On this longer-term weekly chart (above), the S&P 500 bears will have multiple defenses.  The obvious defense is price resistance.  Previously, 2581 had marked closing price support on the daily chart and 2532 had marked intraday price support.  So that range to the upside, 2532-2581, will provide key overhead resistance.  The declining 20 week EMA is at 2690, but will be dropping rapidly.  The combination of these three price levels will be most interesting to watch, along with VIX readings of course.  I would expect another round of selling before the VIX ever drops below 20.  That has been the history of early stage bear markets.

There’s not really any reason to highlight individual sectors on industry groups as just about every area of the market bounced because it was extremely oversold.  Suffice it to say that all 11 sectors were higher and every industry group was higher, except for gold mining ($DJUSPM, -0.43%).  The DJUSPM, however, looks very solid and one of the few areas that I’d buy from a technical perspective.  There was much more money to be gained in oversold areas yesterday, so the DJUSPM paid the price.  But as this bear market regains its grip on the weeks and months ahead, I’d expect the DJUSPM to be a significant outperformer.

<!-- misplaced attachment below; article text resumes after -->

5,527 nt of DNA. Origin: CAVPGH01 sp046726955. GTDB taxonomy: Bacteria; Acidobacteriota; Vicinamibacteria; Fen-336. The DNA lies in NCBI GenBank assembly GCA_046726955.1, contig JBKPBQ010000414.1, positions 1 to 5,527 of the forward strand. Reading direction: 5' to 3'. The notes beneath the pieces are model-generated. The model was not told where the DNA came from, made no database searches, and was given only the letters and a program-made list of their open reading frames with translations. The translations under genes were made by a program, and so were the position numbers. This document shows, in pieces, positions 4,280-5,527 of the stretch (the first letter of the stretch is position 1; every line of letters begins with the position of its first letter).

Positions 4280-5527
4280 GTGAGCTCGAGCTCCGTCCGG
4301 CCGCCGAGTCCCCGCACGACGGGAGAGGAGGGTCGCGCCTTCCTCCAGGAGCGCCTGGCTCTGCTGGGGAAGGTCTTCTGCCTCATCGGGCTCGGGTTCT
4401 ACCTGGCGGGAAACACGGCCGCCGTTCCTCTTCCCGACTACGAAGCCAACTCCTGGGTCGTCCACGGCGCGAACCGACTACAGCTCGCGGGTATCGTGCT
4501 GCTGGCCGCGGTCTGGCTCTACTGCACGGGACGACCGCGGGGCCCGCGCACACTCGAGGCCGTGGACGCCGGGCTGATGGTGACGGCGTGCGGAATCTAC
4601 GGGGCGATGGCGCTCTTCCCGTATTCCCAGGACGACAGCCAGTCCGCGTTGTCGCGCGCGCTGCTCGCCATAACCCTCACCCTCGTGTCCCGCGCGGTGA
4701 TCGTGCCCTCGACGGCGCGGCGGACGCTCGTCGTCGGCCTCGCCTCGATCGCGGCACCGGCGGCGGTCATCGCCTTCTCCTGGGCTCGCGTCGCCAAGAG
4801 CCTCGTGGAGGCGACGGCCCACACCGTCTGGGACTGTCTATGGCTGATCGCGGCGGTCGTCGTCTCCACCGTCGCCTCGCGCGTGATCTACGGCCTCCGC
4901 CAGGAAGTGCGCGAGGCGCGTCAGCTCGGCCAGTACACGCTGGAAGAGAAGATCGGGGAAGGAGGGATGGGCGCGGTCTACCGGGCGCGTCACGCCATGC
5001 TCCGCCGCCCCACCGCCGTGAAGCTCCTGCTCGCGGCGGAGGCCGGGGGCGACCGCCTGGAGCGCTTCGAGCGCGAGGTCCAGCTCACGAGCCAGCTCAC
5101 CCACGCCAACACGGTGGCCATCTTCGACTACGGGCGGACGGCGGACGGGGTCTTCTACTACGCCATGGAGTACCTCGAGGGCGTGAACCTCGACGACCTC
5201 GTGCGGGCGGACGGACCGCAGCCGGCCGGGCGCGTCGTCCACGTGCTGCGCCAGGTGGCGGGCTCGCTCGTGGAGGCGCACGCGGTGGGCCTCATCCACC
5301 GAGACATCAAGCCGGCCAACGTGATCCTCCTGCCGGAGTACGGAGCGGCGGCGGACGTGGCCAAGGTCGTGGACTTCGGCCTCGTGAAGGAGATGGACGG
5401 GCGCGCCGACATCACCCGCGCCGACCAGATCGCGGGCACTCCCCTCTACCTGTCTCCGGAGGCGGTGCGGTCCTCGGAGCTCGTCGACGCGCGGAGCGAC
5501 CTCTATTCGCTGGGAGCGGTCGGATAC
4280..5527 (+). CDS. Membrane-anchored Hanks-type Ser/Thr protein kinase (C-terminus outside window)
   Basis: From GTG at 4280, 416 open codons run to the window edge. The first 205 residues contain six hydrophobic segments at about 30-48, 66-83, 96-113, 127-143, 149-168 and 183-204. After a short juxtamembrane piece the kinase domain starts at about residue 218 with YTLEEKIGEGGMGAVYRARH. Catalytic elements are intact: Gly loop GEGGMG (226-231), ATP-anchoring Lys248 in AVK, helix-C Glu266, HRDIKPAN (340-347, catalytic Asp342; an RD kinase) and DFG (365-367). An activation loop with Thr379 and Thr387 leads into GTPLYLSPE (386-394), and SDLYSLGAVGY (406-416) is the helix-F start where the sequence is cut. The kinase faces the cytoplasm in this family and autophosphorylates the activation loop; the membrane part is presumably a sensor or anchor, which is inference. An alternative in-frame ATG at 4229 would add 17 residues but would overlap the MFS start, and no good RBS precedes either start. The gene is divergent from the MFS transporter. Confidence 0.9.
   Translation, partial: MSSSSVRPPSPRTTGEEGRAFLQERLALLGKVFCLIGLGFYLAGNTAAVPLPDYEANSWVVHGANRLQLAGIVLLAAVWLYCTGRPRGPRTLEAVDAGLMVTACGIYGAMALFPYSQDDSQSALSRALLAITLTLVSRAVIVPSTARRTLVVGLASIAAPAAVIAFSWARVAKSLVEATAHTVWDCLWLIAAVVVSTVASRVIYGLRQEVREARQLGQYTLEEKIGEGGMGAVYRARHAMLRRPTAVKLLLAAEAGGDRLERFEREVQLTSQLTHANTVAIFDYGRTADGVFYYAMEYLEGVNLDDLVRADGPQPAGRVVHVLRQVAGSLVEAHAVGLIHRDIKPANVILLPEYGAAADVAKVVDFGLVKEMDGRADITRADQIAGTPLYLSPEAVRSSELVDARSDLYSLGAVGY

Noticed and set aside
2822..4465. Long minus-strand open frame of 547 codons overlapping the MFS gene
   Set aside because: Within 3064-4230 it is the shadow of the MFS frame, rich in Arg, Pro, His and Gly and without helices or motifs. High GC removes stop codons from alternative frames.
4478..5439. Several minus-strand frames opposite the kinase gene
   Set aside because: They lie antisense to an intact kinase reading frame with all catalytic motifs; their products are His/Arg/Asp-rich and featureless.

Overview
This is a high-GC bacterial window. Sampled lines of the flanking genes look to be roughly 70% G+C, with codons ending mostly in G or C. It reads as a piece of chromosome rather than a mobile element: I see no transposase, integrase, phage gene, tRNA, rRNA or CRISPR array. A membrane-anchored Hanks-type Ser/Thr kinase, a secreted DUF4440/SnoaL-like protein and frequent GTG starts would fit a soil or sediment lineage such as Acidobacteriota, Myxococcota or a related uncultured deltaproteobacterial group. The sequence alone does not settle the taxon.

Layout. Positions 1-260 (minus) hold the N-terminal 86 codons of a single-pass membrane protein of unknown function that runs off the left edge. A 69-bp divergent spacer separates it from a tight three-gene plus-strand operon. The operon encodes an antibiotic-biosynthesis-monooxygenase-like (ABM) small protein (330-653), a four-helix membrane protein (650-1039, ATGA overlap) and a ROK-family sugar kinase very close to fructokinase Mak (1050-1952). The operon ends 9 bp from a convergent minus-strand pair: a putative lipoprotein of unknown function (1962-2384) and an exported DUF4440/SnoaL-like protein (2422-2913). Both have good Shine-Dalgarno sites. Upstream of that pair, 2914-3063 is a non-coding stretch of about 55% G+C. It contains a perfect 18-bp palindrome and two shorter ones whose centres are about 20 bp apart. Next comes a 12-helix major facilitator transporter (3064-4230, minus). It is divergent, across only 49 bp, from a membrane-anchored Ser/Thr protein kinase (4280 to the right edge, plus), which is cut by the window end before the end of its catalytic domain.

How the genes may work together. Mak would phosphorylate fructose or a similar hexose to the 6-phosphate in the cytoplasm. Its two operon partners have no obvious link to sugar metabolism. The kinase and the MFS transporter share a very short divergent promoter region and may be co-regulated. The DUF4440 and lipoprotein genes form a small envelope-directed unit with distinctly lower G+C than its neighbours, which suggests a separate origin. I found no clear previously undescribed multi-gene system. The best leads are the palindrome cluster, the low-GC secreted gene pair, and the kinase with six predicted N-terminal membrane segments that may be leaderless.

Pre-Market Action (Wednesday December 26)

Volatility is the name of the game right now.  Don’t believe me?  Just look at the futures this morning.  After a 650 point decline on the Dow Jones Monday, we saw a 1000+ point rally yesterday and this morning futures are lower by 340 points.  The net effect?  Nil.